16 comments:

Hugo Larcher said...

I agree with your advantages on using the displayList but for the majority of those advantages you're assuming the hypothetical developer is starting the game from scratch. Now if you have a framework or engine that solves most of those "disadvantages" of blitting then there's little to gain from the display list.

In my opinion it is not so much about comfort or time saving, its more about what you're trying to build, does it need blitting or not? That's the real issue.

Just my 2 cents.

Anonymous said...

I migrated to blitting over traditional work with MCs several weeks ago because of mobile flash/air.

Anonymous said...

i would love to see the benchmark... with the sample code :) Regards

vitaLee said...

"Turning off mouse interaction for the display objects (mouseChildren = false, mouseEnabled = false) makes everything run significantly faster too." - somehow i missed that fact and am actually surprised to learn that.

Anonymous said...

I came from C++/BASIC (think QBASIC) background, so blitting is the natural way to do stuff for me, and DisplayList is just hindering me (believe me :D). But I acknowledge it advantages, which is why all my UI is MC/Sprite :D. But in all seriousness, in a non hundreds of sprite/MC situation, I have been able to rise my FPS from 20-60 just by caching the animation from MC to Tileset (cache and blit it by code), and saves memory too. That is *huge*.

Sunjammer said...

I don't see why you'd have to choose. Hell, you can mash the two approaches up fine; Sprites/MovieClips are fine for animated agents and such that you don't necessarily need a billion of, while blitting is great for tiled based worlds. There is no reason one can't play nice with the other.

Generally speaking I'm partial to blitting simply because i like how the code looks and feels, and I don't typically need lots of rotations or effects on sprites that I can't work in with a forward rendering pipeline that implements applyFilter at some step.

Flash and rendering performance is a strange beast. Sometimes you'll find stuff you thought would run like shit running quite acceptably. It all depends on the demands of your game design in the end.

Keith Peters said...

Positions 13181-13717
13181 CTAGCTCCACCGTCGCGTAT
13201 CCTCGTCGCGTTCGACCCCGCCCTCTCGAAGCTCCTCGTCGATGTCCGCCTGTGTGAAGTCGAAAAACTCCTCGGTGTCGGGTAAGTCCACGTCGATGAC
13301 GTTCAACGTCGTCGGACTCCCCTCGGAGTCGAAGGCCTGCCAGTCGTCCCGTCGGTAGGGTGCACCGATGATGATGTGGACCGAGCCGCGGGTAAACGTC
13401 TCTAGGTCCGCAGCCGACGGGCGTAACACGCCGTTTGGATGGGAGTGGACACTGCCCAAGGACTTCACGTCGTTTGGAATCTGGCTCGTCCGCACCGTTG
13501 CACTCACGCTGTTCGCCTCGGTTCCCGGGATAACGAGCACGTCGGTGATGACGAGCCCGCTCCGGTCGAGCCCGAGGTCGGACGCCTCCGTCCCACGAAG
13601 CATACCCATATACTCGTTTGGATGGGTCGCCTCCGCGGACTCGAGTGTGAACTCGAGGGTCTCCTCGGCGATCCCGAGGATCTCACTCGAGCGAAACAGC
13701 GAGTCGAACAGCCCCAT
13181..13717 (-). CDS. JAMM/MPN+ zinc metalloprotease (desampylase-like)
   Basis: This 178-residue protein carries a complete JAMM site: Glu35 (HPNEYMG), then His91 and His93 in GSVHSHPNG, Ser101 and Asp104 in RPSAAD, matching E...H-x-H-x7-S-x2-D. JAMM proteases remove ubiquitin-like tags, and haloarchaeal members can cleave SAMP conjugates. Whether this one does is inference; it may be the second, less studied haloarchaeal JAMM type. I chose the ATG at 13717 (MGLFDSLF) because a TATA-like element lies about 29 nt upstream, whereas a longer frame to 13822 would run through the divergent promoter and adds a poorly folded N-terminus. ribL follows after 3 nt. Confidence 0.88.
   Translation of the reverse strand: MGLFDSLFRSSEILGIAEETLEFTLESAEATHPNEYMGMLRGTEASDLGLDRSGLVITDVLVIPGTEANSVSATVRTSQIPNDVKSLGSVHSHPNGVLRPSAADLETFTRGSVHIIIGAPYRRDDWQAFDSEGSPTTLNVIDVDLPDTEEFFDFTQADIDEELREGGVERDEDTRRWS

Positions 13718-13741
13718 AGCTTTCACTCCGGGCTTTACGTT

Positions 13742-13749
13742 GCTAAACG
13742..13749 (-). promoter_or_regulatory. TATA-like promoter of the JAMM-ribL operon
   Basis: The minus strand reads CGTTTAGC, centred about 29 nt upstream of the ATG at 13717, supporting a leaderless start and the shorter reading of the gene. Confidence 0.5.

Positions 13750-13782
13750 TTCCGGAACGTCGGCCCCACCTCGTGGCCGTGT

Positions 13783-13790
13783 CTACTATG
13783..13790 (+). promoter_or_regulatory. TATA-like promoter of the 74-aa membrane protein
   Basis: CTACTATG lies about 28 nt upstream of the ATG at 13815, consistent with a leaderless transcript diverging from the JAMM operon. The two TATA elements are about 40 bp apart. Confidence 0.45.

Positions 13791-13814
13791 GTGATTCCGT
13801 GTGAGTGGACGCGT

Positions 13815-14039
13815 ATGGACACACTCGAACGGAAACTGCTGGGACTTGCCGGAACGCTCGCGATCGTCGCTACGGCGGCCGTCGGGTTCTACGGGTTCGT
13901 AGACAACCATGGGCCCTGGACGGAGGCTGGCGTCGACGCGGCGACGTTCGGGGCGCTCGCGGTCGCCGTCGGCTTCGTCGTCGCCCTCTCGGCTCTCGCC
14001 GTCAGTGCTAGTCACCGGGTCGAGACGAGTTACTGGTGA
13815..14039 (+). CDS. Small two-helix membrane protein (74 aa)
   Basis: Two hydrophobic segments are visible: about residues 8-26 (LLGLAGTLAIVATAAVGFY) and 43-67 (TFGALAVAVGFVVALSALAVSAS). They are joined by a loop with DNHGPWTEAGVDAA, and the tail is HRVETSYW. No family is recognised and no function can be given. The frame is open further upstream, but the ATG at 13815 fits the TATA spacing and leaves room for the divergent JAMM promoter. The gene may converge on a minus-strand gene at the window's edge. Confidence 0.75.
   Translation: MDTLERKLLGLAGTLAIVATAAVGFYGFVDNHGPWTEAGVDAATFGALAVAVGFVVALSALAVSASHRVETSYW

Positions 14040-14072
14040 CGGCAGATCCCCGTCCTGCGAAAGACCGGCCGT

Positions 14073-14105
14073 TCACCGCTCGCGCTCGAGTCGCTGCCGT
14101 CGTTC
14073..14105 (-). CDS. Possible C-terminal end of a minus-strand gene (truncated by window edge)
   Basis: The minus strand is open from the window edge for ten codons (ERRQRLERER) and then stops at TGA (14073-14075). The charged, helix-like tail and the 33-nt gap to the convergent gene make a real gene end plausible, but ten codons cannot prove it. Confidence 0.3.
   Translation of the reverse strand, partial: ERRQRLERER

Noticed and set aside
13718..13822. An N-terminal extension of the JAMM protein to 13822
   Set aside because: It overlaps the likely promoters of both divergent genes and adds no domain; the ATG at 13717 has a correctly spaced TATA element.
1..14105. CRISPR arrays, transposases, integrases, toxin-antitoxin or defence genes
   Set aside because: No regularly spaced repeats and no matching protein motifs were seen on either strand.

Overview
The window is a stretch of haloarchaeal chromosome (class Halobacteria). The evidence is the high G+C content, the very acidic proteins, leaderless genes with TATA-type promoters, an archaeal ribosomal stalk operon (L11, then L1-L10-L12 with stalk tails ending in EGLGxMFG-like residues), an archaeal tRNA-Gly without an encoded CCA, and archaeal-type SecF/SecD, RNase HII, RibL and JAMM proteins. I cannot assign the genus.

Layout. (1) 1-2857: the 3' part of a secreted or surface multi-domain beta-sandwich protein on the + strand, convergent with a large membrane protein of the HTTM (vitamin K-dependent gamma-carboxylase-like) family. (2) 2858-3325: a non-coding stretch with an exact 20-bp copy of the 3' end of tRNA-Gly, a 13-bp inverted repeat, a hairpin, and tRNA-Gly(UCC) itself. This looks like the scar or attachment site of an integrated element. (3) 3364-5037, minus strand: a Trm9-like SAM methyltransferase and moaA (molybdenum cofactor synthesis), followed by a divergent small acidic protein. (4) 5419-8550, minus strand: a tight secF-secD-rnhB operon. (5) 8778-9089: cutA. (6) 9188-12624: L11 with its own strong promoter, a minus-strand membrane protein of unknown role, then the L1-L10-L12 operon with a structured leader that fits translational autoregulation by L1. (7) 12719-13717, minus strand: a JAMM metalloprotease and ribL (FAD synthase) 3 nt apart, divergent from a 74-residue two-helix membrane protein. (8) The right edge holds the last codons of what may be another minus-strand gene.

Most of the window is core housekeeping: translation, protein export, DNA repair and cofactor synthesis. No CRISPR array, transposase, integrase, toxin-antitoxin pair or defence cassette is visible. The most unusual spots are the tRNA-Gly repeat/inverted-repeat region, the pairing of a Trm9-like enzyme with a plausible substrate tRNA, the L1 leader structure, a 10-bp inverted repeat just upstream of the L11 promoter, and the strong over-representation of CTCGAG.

I've seen a huge movement towards optimization in Flash in the last year or two. You can't go to a conference without running into 2-3 sessions devoted to explaining why uint is faster than ByteArray (joke, but you get the point) and long lists of boring comparisons and charts. I see the blitting argument as an extension of that. I think stuff like this encourages people to write bad, overengineered or unreadable code. I'm sure Ben writes perfectly fine code, with a great framework behind it. But the new guy coming in reading that the display list is bad and he must blit gets himself into a godawful mess when he could have done perfectly fine moving a couple of sprites around. In short, yes, I agree with you.

Ricky Haggett said...

Completely agree Iain. And Flash is pretty good at caching stuff to bitmaps internally these days, so that if you're pushing lots of vector stuff and *not* scaling or rotating them, you can get away with a lot. I think there have been some decent hardware-based optimisations in FP10 which speed things up a lot.

Hohokum (http://vimeo.com/15591786) is written in Flash, and runs fullscreen at a reasonably solid 30fps on my 3 year old PC. When I show it to people, they are often surprised that it's flash, and then I have to remind them that it's finally 2010.

Byron Atkinson-Jones said...

I'm one of the people who saw Hohokum running the other night and was surprised it was Flash running full-screen with what seemed a perfectly stable frame-rate.

Most of my surprise comes from the fact that I have been using Flash since version 3 and up until now it's been consistently slow on a vast range of hardware. The fact that it is now running fast may be down to improvements in hardware (in which case does it still run fast on legacy machines?) or Adobe finally gave the player code a kick up the arse it desperately needed.

Either way, what this does show is that we need to keep testing speed and not rely on old habits as being truth.

I would still like to see benchmarks run on a variety of hardware since a lot of people who play flash games may still be running on hardware that even a palaeontologist would have difficulty recognising.

ChevyRay said...

Good write, Iain :) it's important that people realize the differences between the two approaches to graphics, and not just assume one or the other is better. I personally have used (and still use) both systems depending on which kind of project I am working on.

I wouldn't recommend writing up your own blitting engine unless you're just totally interested in doing it for practice, or you actually are certain your game needs such a thing. Even so, the popularity of engine's like Adam's Flixel and my FlashPunk have hardly anything to do with rendering speed, I just think people make assumptions because of the way we wrote our respective engines anc jump to the conclusion that blitting is for some reason better.

Hardly; like you say, the DisplayObject classes in Flash are extremely powerful, and have tons of filtering, blending, drawing, and other event/transformation methods available. In fact, I'd say that's the stronger aspect of using Flash's native classes - rendering. Flash was (and still is) an animation tool first and foremost, and is to this day still an amazing piece of software for working with vector graphics.